Bruce Thompson is the sole at-large member on the Milwaukee Public Schools Board of Directors. An engineering professor at a local college, he is by far the most experienced, knowledgeable, and deliberate member of the nine-person board. Unfortunately, in recent years he also has been among the least visible.
He breaks out of this recent silence in a commentary that appears in the February 21 Milwaukee Journal Sentinel.
A synopsis of Thompson’s message:
“For Milwaukee Public Schools, the financial crisis that many of us have been warning about is here. As principals get their initial budgets [for 2010-11], they are faced with cutting teachers; larger class sizes; the loss of specialty teachers such as those in art, music, physical education; and the loss of librarians….[M]uch of the MPS pain is self-inflicted. Next year, MPS is facing a 77% fringe benefit rate, meaning that the cost to the district of an employee is 77% more than that employee’s pay. If the unfunded liability for retiree benefits were correctly included, the fringe benefit rate would rise to almost 104%…”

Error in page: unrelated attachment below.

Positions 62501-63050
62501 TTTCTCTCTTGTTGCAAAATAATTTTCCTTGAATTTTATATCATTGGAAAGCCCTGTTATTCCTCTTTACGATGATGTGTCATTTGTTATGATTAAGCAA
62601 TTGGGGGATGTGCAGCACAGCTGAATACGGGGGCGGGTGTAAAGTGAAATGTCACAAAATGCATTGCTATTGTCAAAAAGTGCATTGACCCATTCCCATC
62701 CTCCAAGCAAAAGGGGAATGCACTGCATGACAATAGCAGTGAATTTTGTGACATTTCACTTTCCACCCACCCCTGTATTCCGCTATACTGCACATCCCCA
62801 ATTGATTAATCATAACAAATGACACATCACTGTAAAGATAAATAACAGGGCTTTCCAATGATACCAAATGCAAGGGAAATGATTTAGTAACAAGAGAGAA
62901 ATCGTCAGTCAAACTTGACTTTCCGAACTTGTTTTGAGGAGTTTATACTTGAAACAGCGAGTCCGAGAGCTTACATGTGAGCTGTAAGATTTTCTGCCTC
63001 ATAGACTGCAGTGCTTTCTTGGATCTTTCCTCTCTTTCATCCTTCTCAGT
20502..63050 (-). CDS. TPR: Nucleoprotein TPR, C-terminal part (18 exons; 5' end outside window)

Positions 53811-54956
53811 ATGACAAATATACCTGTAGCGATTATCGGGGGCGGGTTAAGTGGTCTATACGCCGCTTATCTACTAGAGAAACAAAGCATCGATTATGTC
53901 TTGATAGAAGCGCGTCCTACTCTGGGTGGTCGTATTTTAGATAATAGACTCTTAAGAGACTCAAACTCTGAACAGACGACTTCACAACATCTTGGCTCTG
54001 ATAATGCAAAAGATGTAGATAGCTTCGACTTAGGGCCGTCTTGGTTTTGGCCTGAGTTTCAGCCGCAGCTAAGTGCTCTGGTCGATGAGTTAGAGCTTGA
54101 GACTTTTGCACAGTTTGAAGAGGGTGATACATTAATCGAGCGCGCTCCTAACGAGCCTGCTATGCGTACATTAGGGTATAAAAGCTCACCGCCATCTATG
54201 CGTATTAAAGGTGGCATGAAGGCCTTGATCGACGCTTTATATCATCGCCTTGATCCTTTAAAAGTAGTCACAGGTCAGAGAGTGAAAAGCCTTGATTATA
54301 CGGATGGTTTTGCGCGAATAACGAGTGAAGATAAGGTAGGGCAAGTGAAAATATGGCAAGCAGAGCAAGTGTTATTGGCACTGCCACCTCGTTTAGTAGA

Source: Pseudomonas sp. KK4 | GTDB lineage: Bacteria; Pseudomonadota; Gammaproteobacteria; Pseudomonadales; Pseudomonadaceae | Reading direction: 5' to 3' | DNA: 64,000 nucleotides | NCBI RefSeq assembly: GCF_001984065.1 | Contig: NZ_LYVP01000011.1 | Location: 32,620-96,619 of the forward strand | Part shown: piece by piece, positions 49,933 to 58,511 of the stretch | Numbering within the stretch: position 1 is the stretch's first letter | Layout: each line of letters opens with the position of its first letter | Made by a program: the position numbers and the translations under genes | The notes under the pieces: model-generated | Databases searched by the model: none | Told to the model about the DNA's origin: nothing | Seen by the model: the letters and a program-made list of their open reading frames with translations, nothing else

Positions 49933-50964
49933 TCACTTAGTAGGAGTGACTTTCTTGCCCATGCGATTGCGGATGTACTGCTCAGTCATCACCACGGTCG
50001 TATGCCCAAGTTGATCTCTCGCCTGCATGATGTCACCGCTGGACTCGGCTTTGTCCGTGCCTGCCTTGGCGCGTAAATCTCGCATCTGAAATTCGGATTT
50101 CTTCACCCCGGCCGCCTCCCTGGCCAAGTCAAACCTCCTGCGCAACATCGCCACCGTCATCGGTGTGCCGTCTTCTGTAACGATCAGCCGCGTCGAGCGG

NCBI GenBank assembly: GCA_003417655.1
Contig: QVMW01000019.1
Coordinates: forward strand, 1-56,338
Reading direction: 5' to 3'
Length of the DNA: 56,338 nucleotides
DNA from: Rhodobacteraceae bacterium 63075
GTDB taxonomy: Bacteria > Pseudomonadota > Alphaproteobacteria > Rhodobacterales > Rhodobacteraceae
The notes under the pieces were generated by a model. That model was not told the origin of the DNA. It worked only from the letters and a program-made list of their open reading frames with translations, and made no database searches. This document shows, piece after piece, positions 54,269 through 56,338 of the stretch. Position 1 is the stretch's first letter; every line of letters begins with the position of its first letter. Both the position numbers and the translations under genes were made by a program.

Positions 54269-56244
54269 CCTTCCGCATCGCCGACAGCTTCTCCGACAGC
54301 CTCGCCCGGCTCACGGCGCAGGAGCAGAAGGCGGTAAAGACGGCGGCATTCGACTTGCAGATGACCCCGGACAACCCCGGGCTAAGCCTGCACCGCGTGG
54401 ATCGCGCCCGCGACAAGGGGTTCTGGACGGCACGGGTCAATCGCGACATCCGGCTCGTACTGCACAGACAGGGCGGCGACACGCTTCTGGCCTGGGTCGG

What makes Thompson’s analysis significant is that it could be applied to a substantial number of public school districts today—urban and rural. More and more, school officials are looking at the numbers and realizing they don’t add up. More and more, the consequences of collective bargaining are beginning to be felt.
Issues such as grabbing Race to the Top money continue to command a disproportionate share of attention from the education media and other observers. But these are nothing compared to the approaching fiscal train wreck in public education.